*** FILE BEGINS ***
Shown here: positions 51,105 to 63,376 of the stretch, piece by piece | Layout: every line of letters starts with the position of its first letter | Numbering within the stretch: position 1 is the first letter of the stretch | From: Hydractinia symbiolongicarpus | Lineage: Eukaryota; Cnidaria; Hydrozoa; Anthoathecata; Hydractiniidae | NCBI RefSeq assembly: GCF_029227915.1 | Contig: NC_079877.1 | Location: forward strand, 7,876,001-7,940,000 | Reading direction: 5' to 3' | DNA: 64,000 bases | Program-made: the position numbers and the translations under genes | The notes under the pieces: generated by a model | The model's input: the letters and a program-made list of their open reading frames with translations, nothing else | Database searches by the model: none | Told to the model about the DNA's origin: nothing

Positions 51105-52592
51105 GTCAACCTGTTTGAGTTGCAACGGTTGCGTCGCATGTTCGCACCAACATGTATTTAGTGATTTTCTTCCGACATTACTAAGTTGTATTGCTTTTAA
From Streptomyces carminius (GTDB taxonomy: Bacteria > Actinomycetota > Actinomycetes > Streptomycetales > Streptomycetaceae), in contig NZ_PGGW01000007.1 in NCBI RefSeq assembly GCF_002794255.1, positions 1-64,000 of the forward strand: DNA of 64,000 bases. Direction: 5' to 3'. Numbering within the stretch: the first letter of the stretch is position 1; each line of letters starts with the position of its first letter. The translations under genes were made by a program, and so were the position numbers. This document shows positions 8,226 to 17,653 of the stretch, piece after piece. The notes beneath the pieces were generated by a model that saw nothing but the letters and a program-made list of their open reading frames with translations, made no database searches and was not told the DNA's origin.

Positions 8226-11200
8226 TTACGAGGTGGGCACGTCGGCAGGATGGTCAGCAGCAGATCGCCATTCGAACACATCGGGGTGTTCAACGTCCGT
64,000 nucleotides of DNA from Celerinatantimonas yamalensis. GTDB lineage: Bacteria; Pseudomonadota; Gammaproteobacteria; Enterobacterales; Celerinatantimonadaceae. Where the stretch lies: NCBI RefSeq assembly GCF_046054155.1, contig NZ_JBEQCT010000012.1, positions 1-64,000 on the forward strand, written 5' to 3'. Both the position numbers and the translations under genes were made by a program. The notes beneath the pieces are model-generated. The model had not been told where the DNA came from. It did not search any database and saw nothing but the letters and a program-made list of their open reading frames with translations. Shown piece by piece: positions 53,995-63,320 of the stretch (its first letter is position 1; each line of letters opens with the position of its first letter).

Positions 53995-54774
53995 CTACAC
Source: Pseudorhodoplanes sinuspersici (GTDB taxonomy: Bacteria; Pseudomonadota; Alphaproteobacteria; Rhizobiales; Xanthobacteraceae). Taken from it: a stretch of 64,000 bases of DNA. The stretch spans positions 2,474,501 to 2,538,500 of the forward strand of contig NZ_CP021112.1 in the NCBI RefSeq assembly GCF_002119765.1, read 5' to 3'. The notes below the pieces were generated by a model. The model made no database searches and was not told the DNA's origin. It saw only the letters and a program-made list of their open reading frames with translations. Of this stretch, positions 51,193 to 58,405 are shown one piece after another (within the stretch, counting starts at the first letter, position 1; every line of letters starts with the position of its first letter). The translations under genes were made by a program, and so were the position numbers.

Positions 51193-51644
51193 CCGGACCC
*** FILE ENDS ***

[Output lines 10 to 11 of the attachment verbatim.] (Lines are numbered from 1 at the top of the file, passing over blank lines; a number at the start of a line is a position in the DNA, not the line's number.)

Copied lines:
Source: Pseudorhodoplanes sinuspersici (GTDB taxonomy: Bacteria; Pseudomonadota; Alphaproteobacteria; Rhizobiales; Xanthobacteraceae). Taken from it: a stretch of 64,000 bases of DNA. The stretch spans positions 2,474,501 to 2,538,500 of the forward strand of contig NZ_CP021112.1 in the NCBI RefSeq assembly GCF_002119765.1, read 5' to 3'. The notes below the pieces were generated by a model. The model made no database searches and was not told the DNA's origin. It saw only the letters and a program-made list of their open reading frames with translations. Of this stretch, positions 51,193 to 58,405 are shown one piece after another (within the stretch, counting starts at the first letter, position 1; every line of letters starts with the position of its first letter). The translations under genes were made by a program, and so were the position numbers.

Positions 51193-51644